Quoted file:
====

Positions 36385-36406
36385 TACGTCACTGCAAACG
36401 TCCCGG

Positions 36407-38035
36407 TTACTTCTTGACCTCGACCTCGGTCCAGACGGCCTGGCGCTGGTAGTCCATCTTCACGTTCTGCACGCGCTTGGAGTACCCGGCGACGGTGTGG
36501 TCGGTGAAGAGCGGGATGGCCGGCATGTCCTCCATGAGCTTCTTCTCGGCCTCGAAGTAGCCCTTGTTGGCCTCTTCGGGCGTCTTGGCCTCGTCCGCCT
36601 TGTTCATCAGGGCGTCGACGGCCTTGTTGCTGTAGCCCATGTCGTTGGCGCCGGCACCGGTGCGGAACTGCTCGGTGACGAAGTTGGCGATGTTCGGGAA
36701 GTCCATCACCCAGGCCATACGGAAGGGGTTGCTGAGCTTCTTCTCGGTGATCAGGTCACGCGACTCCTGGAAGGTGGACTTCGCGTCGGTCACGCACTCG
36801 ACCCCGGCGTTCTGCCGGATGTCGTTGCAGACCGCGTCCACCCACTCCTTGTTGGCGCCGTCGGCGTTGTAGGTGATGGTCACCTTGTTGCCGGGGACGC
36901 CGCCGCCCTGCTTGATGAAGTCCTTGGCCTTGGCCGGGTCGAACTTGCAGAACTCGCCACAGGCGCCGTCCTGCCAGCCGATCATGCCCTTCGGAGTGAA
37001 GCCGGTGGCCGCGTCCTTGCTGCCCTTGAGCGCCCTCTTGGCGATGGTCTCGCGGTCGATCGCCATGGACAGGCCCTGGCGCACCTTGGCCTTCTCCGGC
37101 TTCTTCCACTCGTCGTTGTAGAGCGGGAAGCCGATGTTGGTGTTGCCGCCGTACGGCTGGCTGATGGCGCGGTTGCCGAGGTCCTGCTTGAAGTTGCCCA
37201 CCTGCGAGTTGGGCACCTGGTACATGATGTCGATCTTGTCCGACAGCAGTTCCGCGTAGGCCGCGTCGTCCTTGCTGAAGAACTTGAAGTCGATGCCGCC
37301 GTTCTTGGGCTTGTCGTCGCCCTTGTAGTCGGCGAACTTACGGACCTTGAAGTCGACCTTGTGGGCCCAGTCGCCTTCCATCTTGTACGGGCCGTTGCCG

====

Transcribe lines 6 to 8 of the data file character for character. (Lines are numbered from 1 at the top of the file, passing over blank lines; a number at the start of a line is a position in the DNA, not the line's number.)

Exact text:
36501 TCGGTGAAGAGCGGGATGGCCGGCATGTCCTCCATGAGCTTCTTCTCGGCCTCGAAGTAGCCCTTGTTGGCCTCTTCGGGCGTCTTGGCCTCGTCCGCCT
36601 TGTTCATCAGGGCGTCGACGGCCTTGTTGCTGTAGCCCATGTCGTTGGCGCCGGCACCGGTGCGGAACTGCTCGGTGACGAAGTTGGCGATGTTCGGGAA
36701 GTCCATCACCCAGGCCATACGGAAGGGGTTGCTGAGCTTCTTCTCGGTGATCAGGTCACGCGACTCCTGGAAGGTGGACTTCGCGTCGGTCACGCACTCG